- The launch ad for the Tiger Game.com falls into many of the traps the Jaguar campaign did, down to ridiculous mascots, arrogant posturing, and insulting its own demographic's intelligence, with the slogan "It plays more games than you idiots have brain cells!"note
- This infamous ad for the GM EV1 sells electric cars via creepy music, ominous shadows (namely, disembodied silhouettes of people that have given many viewers the impression that a nuclear explosion has left outlines of their now disintegrated bodies on the pavement), and narration that mostly points up the car as unnatural. It failed so miserably, there have been accusations of deliberate sabotage.
- Canadians are usually tolerant of poor advertising... when it's worth the point-and-laugh. Such is the key failing of this wonderful spot from Grey Power, a discounted-car-insurance provider for drivers over 50. What makes it so horrible? It was utterly obnoxious, with the unfortunate implication that all middle-aged drivers act like 12-year-olds off their Ritalin, and it was long enough (more than a minute) to run its one major gimmick into the ground many times over, but not short enough that it couldn't be (and it often was) used to hide technical problems. One of the actresses has announced outright that they're ashamed of their appearance in the advert.
- Groupon had a series of adverts that started off as celebrity PSAs for dire global situations, such as the tenuous relations between China and Tibet or the deforestation of the Amazon... before lapsing into extolling the tangentially-related (at best) glory of their product. In short, they trivialized serious issues with global repercussions just to sell an item, hiring celebrities to join in, no less. There was a major backlash from viewers and Groupon customers over this thing.
- Brilliantly parodied by Conan O'Brien here.
- A group of ads for Hot Pockets (thankfully long-gone) depicted people eating a Hot Pocket on the street and being subjected to the same kinds of discrimination and abuse that American minorities suffered prior to and during the Civil Rights Movement — all because they were eating the advertised product without a plate. We'll give you all a moment to ponder why that didn't sit well with anybody.
- In 1999, the up and coming shoe retailer Just for Feet decided to create an utterly racist commercial for the Super Bowl, which depicted a group of white men in a Hummer hunting down a barefoot black runner in the Kenyan savanna, then giving him a cup of drugged water, and forcibly putting sneakers on him while he is unconscious, followed by him waking up and screaming as he tries to get them off. Needless to say, it launched a major controversy, and was so bad that the company sued their ad agency for showing the ad at the Super Bowl and insisting that it would have a positive reception amongst the public. It led to the company becoming a pariah, despite having a great concept in their stores, and a few years later they filed for bankruptcy and closed up shop.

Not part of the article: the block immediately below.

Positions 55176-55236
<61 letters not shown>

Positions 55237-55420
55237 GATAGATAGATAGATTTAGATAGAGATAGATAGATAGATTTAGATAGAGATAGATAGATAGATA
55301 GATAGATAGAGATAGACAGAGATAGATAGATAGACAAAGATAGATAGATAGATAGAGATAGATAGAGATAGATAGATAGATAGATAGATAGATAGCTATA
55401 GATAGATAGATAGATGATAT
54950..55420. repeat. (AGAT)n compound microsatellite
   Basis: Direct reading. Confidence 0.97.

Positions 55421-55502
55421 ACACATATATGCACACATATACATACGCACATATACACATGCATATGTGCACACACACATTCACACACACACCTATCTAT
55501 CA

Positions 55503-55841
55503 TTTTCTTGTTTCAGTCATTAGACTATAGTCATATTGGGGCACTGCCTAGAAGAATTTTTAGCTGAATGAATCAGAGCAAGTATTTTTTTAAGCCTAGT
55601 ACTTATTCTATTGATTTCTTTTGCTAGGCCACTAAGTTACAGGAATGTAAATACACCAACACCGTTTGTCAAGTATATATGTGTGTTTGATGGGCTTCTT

- Locker Room Meltdown is a failure on several levels. Badly acted, badly narrated, and barely related to the product (cheese, specifically Kraft Singles).
- Miracle Whip had their "We Will Not Tone It Down" and "Don't Be So Mayo" ad campaigns, both particularly vexing cases of The Man Is Sticking It to the Man. Marketing Miracle Whip as a wonderful condiment for Hipsters, playing an Animal Collective rip-off in the background, and attempting to play up the brand as a cool and revolutionary new flavor just didn't work, especially as the Straw Loser who doesn't eat Miracle Whip was the only unique-looking person in the commercial. Stephen Colbert ridiculed the campaign on his show; even after Kraft bought ad time on Colbert's show to rerun their ads and made this response to Colbert's attack, it came off as needlessly whiny. It isn't rebellious or cool to eat mayonnaise. The original video (which had a ratio of 10/90-percent likes to dislikes) was deleted from the official Miracle Whip channel.
- Nationwide Insurance's second contribution to the 2015 Super Bowl advertisement lineup was an ad that attempted to school parents about preventable home accidents, but ended up backfiring spectacularly. The advert starts off whimsically, as it shows a young boy lamenting about how he will never learn to ride a bike, catch cooties, or to fly, or ever get married...because he died in an accident. The advertisement then follows this with a grim montage of an overflowed bathtub, some spilled cleaning supplies, and a fallen-over television. The ad was horribly tasteless in its execution, especially within the context of Super Bowl advertising (which is usually funny at best, or uplifting at worst), and came under fire for using dead children to sell insurance. Added Fridge Horror when you consider that plenty of parents whose kids had really died must have been watching certainly did nothing at all to help. Within minutes of the ad's airing, it received tons of backlash on social media networks like Twitter, and many were quick to make its Mood Whiplash punchline into a meme (before the game was even over!), as well as label it one of the worst advertisements ever. View the advert here, and read about the backlash here.
- The environmentalist PIF No Pressure by 10:10 (directed by Richard Curtis) is perhaps the most catastrophic failure in the history of "edgy" humor. It depicts several groups talking about ways to reduce carbon emission, with those who don't want to participate being told "That's okay — no pressure." The authority quickly pulls out a small black box with a red button and presses it, blowing up those who refused to participate. This, and the compliants' reactions, are realistic and played completely straight; said authorities carry on as though they didn't just murder people. Worse is the ending — a voiceover by Gillian Anderson, who herself is blown up for believing the voiceover was her contribution to 10:10. It conveyed such a clear contempt for those who don't toe their line on climate change that, coupled with all of the above, meant not even fellow environmentalist groups were willing to side with 10:10.